Solvency, Then Ministry
R. Paul Hinzman knew he had a serious problem on his hands. In May 2015 when he became chief executive director of Teen Challenge for the Assemblies of God Illinois District, Hinzman felt excited to be part of a ministry in which he believed. Teen Challenge, a ministry of U.S. Missions, uses biblically based solutions to help young people with addictions to find hope, healing, and recovery.
Yet Hinzman also realized the ministry in Illinois had experienced financial turmoil due to an inability to pay bills.
“I thought we were going to have to shut the doors,” Hinzman says. He knew survival and retaining the ministry’s nonprofit status depended first on focusing on solvency. So Teen Challenge Illinois thinned its budget and staffing, closed its women’s program, and scaled back on its men’s programs.
Within the first quarter of Hinzman’s arrival, large donation after large donation started pouring in.
“All of a sudden we began to pay off our debt,” Hinzman says. “God was rescuing our ministry.”
After a year, Teen Challenge Illinois had regained its financial footing and reduced debt. While paying bills on time again, Hinzman shifted the concentration to ministry. The first step involved expanding the men’s program.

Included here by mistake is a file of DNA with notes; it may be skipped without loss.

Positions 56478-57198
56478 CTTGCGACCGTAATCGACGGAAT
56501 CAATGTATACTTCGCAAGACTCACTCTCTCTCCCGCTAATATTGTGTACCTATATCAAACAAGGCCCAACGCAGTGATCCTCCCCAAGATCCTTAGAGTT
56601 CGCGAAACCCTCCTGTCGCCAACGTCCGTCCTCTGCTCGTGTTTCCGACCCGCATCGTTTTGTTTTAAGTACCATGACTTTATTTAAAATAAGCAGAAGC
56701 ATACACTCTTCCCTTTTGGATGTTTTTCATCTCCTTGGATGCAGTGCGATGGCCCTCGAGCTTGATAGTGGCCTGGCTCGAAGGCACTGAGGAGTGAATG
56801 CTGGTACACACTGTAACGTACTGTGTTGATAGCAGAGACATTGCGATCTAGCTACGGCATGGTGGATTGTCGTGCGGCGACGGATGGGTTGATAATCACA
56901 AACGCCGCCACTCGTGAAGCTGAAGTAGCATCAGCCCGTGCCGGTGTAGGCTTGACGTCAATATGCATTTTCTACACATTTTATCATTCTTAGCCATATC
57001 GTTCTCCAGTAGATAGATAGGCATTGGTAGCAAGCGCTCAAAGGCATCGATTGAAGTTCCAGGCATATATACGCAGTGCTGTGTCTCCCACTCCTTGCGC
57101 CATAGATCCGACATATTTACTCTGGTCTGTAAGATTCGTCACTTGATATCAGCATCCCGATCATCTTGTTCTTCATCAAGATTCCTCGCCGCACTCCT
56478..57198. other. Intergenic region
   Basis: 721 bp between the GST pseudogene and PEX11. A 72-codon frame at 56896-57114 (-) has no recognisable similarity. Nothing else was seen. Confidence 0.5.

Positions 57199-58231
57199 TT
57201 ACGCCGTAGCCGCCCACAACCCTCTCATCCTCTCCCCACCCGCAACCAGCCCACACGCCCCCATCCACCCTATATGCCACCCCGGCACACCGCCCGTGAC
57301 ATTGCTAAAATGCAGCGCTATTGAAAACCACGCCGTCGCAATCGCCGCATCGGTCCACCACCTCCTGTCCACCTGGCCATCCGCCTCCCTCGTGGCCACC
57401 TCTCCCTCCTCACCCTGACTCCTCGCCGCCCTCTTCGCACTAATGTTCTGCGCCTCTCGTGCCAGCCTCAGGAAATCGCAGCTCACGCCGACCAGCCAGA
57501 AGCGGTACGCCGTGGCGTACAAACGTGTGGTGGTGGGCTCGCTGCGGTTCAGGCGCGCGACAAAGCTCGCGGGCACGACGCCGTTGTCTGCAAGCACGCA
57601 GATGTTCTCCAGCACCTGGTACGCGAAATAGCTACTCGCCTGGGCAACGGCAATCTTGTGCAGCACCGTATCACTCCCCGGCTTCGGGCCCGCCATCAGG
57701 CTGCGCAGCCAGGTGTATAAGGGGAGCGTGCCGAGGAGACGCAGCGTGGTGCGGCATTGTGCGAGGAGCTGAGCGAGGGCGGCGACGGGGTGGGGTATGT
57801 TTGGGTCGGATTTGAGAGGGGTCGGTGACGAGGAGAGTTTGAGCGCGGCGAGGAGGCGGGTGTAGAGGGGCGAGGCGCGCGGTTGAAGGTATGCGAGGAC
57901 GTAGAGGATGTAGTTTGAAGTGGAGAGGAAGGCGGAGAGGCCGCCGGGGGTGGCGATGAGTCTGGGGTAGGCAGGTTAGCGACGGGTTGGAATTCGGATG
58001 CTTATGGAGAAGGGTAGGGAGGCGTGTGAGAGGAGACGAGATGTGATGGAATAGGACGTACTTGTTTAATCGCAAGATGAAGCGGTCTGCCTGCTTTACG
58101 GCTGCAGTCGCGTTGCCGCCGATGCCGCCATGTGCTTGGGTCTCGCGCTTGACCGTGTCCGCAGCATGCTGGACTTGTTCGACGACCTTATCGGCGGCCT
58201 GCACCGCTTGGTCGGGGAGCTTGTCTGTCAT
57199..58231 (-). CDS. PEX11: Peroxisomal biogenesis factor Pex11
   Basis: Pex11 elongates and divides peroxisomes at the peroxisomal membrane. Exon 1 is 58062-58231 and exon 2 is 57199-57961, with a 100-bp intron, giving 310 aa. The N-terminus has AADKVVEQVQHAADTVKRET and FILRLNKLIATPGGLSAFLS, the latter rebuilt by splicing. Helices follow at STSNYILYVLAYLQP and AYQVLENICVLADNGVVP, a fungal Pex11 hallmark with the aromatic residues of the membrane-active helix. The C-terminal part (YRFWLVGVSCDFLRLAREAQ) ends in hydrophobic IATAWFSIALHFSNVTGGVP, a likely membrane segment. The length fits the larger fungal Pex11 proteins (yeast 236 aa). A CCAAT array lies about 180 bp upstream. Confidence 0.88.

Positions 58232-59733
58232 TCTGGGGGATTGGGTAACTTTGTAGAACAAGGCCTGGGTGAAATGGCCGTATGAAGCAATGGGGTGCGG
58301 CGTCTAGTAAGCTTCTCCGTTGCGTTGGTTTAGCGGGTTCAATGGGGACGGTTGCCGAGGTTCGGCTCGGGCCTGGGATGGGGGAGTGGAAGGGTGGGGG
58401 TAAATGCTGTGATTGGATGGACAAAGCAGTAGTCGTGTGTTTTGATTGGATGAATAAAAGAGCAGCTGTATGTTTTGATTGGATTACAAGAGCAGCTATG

Because the statewide centers didn’t offer the customary full 13-month rehabilitation program, after clients participated in a four-month induction program they had to go out of state to other facilities. Now the Chicago center has become a full-service program.
“We knew we wanted to keep the students in one place for the entire time so they could experience the consistency and stability staying in one place offers,” says Brian K. Wood, executive director of the Chicago Teen Challenge center. Since expanding the program in January 2017, the Chicago center has graduated 13 students, with the goal of graduating around two dozen this year.
As the Chicago center moved forward, Hinzman turned the ministry’s sights to other potential expansions, and Teen Challenge Illinois purchased two pieces of property. The ministry bought one building in North Pekin for $120,000, which after a remodel is completed will be valued at $1 million. Teen Challenge obtained the other building, in Carlinville, appraised for $900,000, for only $150,000. Hinzman is still amazed by how God miraculously provided. The ministry paid cash for both properties.
The centers in the two new locations will begin serving clients in the fall. The Peoria-North Pekin center, led by Executive Director Randy Atchley and Operations Director Joe Rogers, will be a men’s rehabilitation, recovery, and discipleship program. The center also will provide transitional housing for those who have graduated but need a temporary place to stay.
Teen Challenge Illinois plans to reopen its state women’s program in the Carlinville building, with that program led by Executive Directors Don and Deneane Nuttall. Both properties will offer occupancy rates triple that of the other state centers, with openings for up to 50 clients each.